The Ones Who Remember
by Robert J. Krog
At night, I dream. I walk the wide world in the trail of the Old One.
In the day, I eat, and drive, and work, and smile the fake smile.
At night, I live the real.
In the day, I pretend.
His name means nothing to me, but he is the Old One, the one who is dead but dreaming, the one who will return. I was meant to walk in his shadow with the multitude of others chanting the words I cannot quite grasp. He is great. He is huge. He destroys. We are nothing compared to him, but we dance safely in his wake, praising him.
I wake. I shower. I dress. I put on my tie. I put on my smile, the fake one that has to be worn among those who do not remember what they dream and who think that what they do in the daytime has meaning. I eat my breakfast. I wish it were their flesh. I drink from my jug of blood. It satisfies. I brush my teeth. I pick up my briefcase. I go out to my car and wave to my neighbors. They wave back. We exchange smiles; theirs are vacuous; mine is a broad grin, fake. They bid me a good morning. I say something similar.
I get in my car. I drive. I navigate the ridiculously constructed world of solid appearing things that are actually all solid. I stop at red lights. I go at green lights. I cannot slip through the sidewalk or walk through walls. The other cars do not dissolve when they collide. There are not enough dimensions. Idiocy.
I arrive at work and look up at the skyscraper that He could level with his breath. I want to see it leveled. I park in the garage in my reserved spot. I walk inside and enter the elevator. I ride up to the thirtieth floor.
She is there. In the waking world, she is the receptionist. At night, I have seen her dancing in the wake of the Old One, drinking blood and laughing for the joy of Him, as she ought.
Her name in the day is Jessica. She is blond and beautiful in a daytime kind of way. At night, she is better: nude, dark, full of His joy. In the day, she is prim, proper, reserved, dull, stupid, and ignorant, playing card games or surfing social media on the computer when she thinks the partners can’t see the screen. She does not remember her dreams. I remember her dreams. I remember the tom-tom beat to which she dances and the way she steps surely from skull to skull on the pavement of the processional way amid sky-flung monoliths down the sides of which drip green ooze. It is almost too beautiful to contemplate. In the day, walking past her desk, I am angry that she does not remember herself. She is a vacuous drone like all the others. I hate her for that.
I work. I sit at my computer and type away on forms and emails, pretending to care about regulations and clients. I don’t care. I search. I search for someone who remembers. I sit in restaurants at lunchtime, smiling a tight, fake smile at the mindless hulks who lumber past or sit at other tables stuffing their faces with food that cannot satisfy me. I eat lightly of rare meat, wishing I could wash it down with a cup of blood. I smile at the waitress and tip her well. I think on my dreams, wishing the chants were clear to me. The words. I cannot make out the words in the dream. I cannot pronounce them. It bothers me. I try and fail. I have a pencil and a pad of paper beside my bed. The dream is vivid, and I remember the sights and smells so well, but the sounds, other than the tom-tom drumming, elude me. The words are hard. I cannot produce them myself.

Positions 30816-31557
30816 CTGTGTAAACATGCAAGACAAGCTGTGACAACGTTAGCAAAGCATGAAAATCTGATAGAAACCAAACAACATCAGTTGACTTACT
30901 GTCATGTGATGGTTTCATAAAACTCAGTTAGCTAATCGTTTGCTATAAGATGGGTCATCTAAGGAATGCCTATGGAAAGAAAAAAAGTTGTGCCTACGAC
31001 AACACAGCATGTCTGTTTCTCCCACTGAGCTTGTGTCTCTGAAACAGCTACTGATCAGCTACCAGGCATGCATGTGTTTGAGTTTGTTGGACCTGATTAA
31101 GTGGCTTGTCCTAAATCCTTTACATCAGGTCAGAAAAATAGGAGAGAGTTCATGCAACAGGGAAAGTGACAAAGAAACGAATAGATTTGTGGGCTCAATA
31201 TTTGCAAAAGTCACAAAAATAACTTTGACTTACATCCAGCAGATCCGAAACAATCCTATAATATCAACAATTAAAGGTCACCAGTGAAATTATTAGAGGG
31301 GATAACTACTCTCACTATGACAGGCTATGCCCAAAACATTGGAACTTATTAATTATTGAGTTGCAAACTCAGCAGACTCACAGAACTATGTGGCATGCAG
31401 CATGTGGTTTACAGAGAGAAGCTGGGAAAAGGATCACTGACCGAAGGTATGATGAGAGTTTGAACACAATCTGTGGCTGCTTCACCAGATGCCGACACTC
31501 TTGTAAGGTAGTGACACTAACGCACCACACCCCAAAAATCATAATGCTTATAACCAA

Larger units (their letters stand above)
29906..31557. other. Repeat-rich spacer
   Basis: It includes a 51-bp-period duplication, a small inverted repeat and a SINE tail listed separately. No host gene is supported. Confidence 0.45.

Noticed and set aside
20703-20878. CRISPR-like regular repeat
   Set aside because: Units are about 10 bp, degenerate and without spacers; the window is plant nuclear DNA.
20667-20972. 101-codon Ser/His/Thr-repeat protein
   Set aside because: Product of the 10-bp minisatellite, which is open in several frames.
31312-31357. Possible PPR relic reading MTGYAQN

I work. The afternoon slowly unwinds as it always does. I do my work. My clients think I care. I miss nothing. I do not care. I want to remember the words of the chant. I cannot. The tom-toms, which I adore, drown out the words.
I close down my computer. I take my briefcase and my hat and walk out past the receptionist. I look at her and smile as I pass. It is a fake smile, but I always give it with a secret wish that we would exchange the wild, real smiles of the dream. We could love then. She wishes me a good night with no recollection of the dream. I pass on, disappointed, hating her.
I go out to my car. I drive on through the crazy traffic, over streets that do not have giant stones for pavement nor skulls on which to dance, nor anything less than solid, nor angles that defy solidity. I long for the real. I come home. I go in. I eat. I have my jug of blood in the refrigerator. I drink it with my meal and feel satisfied. I savor the taste. I sleep.
I dream the real. She is there, dancing. They are there, chanting. I follow. I fall through the ground, through a space that is elegant in the incongruity of its placement, a space I could not have known was there, yet for which my heart longed. I fall into a chamber and see His face. It is a stone face. I run to it. I kiss it. I lose all sense of solidity.
The world, no, the universe, is beyond vast. In it, I am of no consequence, yet He is there, and I am content. He calls me. He calls us. He calls her. On the processional way, she dances from skull to skull amid the towering monoliths that shake with His passing but do not fall as skyscrapers of the day would.
He will return.
She dances in the wake of his passing, yet she does not see him. She is unfit. It is right to hate her, and I do, though I love her when she dances.
He calls. I follow. They follow. She dances on from skull to skull, but she does not truly follow.
I have a
mission. I hear the tom-tom
drumming. There is a place in the world
of the day where, at night, we will meet.
I see it clearly. I see the
swamps, the islet, the pedestal, the scaffolds from which the bodies of those
who do not remember have been hanged head down, and the image of Him that has
been returned to the pedestal. I will go there.
I will go there with her.
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